Please do not use "post comments" to ask for camera help and advice. Use phone or Skype IM in the first instance.

Updates and posts to this web site are delayed due to ongoing problems I am having with internet access. This is because of the degradation of the existing phone line infrastructure which it is hoped will be upgraded by the spring of 2017.

Tuesday, 13 December 2011

BBC News - Concern over squirrel pox at Culzean Country Park


Red Squirrel

"Concern is growing for Scotland's red squirrel population after a case of deadly squirrel pox was confirmed at Culzean Country Park in Ayrshire."


"The virus was found in a grey squirrel, which is unharmed by the pox, but can pass it on to red squirrels.
Until now, cases had largely been confined to the far south of Scotland.
The National Trust for Scotland (NTS) said the presence of the pox virus in Ayrshire "represents a concerning leap to the north".


Squirrel pox was detected at Culzean by NTS rangers and staff from the Red Squirrels in South Scotland Project. It was later confirmed by expert testers."
The disease is almost always fatal to Red Squirrels. It causes lesions around the mouth, nose and eyes similar to Myxomatosis in Rabbits and usually kills the squirrel in 7 to 10 days.


Click the link below to read the rest of the story.


The squirrel pox virus (squirrel parapoxvirus) is believed to be transmitted from grey to red squirrels by parasites in dreys and by contact at feeding sites. 

Because of the latter, people are being advised not to provide squirrel feeders in areas where red and grey squirrels are both present.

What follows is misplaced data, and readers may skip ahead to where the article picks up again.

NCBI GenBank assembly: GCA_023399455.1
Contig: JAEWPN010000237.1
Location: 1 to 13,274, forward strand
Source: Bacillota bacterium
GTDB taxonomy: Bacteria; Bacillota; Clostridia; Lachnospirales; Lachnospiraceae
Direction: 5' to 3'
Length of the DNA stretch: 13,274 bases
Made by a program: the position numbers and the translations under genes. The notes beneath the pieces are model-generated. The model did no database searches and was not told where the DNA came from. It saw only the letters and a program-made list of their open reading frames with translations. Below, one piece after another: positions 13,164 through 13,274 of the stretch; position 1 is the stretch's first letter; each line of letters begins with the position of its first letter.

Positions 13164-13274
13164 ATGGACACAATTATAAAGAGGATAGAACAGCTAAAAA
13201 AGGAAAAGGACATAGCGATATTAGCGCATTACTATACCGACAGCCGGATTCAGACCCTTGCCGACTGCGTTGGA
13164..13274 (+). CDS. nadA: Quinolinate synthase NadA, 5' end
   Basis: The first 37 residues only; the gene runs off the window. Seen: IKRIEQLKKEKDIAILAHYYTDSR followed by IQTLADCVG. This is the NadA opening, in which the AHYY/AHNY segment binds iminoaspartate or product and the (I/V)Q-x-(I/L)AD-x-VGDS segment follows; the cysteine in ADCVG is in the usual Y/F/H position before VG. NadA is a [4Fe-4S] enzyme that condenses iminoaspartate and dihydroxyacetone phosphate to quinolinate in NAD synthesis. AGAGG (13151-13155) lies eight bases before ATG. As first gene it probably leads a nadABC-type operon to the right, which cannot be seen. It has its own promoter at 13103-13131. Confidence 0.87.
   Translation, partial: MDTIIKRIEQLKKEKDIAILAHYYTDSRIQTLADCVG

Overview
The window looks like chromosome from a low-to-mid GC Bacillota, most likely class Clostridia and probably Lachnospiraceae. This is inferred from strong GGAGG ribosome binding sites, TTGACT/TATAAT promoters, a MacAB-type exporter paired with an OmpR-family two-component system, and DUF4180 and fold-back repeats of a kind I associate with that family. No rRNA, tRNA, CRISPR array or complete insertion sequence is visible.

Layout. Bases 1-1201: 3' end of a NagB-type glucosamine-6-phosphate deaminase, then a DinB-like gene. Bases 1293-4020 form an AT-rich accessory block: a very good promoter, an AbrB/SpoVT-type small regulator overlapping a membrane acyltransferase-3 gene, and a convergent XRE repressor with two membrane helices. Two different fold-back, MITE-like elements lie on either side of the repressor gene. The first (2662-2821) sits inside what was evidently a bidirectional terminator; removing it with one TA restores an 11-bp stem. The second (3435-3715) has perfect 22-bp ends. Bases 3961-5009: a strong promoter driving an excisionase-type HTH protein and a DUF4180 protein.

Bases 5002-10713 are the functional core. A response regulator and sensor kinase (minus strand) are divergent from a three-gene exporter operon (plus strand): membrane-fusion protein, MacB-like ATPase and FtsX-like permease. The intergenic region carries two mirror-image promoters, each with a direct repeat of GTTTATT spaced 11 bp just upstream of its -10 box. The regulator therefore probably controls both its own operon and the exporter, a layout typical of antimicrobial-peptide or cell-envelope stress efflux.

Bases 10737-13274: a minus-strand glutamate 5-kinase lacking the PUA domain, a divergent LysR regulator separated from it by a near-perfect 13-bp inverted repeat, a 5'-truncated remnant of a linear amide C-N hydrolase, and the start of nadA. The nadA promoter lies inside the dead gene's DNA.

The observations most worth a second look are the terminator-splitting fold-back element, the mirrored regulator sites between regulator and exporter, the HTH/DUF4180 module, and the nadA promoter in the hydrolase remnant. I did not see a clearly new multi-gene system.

Read a full report about this by clicking the link below.

Lesions to the eyes, nose and mouth of a red squirrel, caused by the squirrel pox virus

Friday, 9 December 2011

Scottish Wildcat (Felis sylvestris grampia)

Click here to visit the Scottish Wildcat Association
I mentioned before that I was planning to get more involved in Scottish Wildcat conservation and this winter I will be setting camera traps in the hope that I can gather evidence of their presence.

In late summer 2010 I witnessed a large cat stalking a hare at night which, at a distance, looked very much like a wild cat; but there was no way of establishing if it was pure bred, hybrid or a feral cat.

I've also seen foot prints and faeces on several occasions since which lead me to believe they are about in this area.

The Scottish Wildcat Association is charitable organisation dedicated to protecting and conserving Britain's only remaining wild feline and through their wildcat haven project are working hard, not only to improve this cat's chances of survival long term but also its population expansion into areas from which it has disappeared.

Click here to visit the Scottish Wildcat Association



If you care about the plight of the Scottish Wildcat you can help either as a volunteer or with fund raising by becoming a member of the association.

Wednesday, 30 November 2011

Camera survey of a local spruce plantation.

Norway Spruce plantation

Norway Spruce canopy
I was recently asked to carry out a survey for Red Squirrels and their dreys (nests) in a local plantation of dense Norway Spruce.